Like any good '90s kid, I got my first piercing at Claire's. In between frosty pink lipgloss and leopard print snap bracelets, I committed to having a traditional earlobe piercing. Now that I'm all grown up (and a little bored) I've started wondering what are all the different cartilage piercing names? Here's the low down.
Cartilage piercings are arguably the easiest "next step" when it comes to body modification beyond ear lobes. There are tons of variations, so getting a cartilage piercing is a super personal decision that requires lots of research. Location, healing time, jewelry selection, and after care can vary by piercing and person, so there's a lot to consider when making the right decision for you.
When shopping around for a studio, is your professional going to use a piercing gun? While most people (like me) have good experiences with a gun, it can be more traumatic on your body than a needle. In some states, using a gun is illegal.
Your jewelry should be stainless steel or titanium, and approved by the Association of Professional Piercers (APP). Using the right jewelry will cut down on your healing time and body trauma, so do your research!
Here's all the different cartilage piercing names.
One of the most popular piercings of the moment is the helix piercing. A helix piercing is when cartilage on the outer upper ear is pierced. It can be so simple and delicate, and you can have as many as you can fit. Just know that it could take a little bit longer to heal, as it is in the outer area of the ear and there is less circulation there.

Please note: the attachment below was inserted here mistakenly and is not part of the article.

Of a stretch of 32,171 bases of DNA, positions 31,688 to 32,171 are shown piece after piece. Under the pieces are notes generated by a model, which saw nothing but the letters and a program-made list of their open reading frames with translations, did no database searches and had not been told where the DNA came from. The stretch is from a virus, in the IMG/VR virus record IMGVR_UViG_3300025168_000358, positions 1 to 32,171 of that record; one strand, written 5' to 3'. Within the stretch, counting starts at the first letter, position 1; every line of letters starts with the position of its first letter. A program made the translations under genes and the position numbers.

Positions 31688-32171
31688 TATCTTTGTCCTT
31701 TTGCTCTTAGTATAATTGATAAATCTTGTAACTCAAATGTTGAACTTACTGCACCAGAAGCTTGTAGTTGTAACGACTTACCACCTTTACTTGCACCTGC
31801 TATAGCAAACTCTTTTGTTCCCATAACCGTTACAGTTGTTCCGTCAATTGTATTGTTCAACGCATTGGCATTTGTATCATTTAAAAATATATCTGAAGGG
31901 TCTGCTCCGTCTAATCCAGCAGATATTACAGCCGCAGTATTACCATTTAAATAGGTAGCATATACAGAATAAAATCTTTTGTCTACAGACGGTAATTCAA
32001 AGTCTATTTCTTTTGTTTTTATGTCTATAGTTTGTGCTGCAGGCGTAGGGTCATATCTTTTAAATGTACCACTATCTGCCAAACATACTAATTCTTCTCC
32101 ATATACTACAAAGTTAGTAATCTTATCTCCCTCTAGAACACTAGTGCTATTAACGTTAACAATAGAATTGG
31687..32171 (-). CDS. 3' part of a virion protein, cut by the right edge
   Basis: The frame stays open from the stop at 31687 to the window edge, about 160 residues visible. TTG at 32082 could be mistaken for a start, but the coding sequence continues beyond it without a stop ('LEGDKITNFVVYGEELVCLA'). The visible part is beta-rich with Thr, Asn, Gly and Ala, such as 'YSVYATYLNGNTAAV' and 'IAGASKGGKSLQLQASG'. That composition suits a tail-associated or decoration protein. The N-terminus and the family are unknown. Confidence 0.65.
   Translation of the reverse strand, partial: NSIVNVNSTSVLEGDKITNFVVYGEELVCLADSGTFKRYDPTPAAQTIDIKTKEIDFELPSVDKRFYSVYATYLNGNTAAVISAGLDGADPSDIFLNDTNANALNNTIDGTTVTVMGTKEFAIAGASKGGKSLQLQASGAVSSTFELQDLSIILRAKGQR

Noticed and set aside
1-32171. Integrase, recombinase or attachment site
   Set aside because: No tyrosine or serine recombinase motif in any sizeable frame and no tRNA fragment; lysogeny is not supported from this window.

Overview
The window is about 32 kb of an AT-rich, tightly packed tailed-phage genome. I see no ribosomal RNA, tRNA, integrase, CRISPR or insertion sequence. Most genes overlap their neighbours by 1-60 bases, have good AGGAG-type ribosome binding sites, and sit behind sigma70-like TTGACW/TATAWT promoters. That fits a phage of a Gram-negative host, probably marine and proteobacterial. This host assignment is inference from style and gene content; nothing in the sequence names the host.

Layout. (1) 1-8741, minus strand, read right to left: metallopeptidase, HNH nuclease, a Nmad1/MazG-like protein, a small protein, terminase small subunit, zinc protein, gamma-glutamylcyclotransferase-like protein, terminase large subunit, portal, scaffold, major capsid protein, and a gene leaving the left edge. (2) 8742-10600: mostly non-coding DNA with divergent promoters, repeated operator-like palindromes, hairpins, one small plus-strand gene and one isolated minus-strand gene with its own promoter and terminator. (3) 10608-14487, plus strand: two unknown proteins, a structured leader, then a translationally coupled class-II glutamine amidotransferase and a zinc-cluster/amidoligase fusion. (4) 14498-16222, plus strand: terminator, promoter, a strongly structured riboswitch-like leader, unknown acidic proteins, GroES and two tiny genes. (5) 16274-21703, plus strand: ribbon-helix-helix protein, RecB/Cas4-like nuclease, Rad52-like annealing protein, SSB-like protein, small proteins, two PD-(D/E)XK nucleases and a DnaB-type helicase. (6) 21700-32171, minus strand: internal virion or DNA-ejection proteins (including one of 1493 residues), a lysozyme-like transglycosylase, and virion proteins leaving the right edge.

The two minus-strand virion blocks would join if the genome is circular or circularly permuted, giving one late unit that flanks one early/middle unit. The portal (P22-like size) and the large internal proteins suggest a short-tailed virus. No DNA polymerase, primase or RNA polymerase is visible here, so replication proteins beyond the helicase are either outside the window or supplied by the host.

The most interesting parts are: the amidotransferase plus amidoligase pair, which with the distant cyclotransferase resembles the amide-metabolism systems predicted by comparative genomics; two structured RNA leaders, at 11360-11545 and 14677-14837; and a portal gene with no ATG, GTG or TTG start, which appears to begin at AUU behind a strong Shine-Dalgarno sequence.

2. Anti-Helix Or Snug
A snug goes from the front side of the mid-helix through to the front side of the conch. It can swell to a greater degree than other piercings, so a longer piece helps in the healing process.
A flat piercing sits through the flat area of skin between your ear canal and cartilage. Flats are an adorably delicate edition to your jewelry game, but it can take a while to heal.
The tragus is one of the most popular cartilage piercing options. It's the little flap of cartilage in front of your ear canal. Because it's on the inner part of your ear, it has a shorter healing time than a piercing on the outer ear.
The anti-tragus piercing is one that goes through the fleshy hump of cartilage opposite of the conch. If you do get this piercing, consider getting a barbell or flat piece of jewelry to wear in it.
A daith piercing is a piercing that goes through the smallest fold of cartilage in your ear, right where the outer ridge that runs along the top of your ear connects to your inner ear. Apparently, this piercing can sometimes help those who frequently get migraine attacks, according to American Migraine Foundation.
A rook piercing is a cartilage piercing in the upper ear located above the tragus in the anti-helix. Typically, this piercing heals quickest with a curved barbell, and because they tend to stick out, it's best to not wear a circular piece until its entirely healed.
An industrial piercing connects any two piercings with a single straight or curved barbell. Connecting a forward helix and mid-helix is the most traditional version of this option.
An orbital piercing enters and exits the same part of the ear. It is made up of two different piercing holes, with one ring going through both the piercings.
This post was originally published on July 19, 2016. It was updated and republished on June 24, 2019. Additional reporting by Sara Tan.
This article was originally published on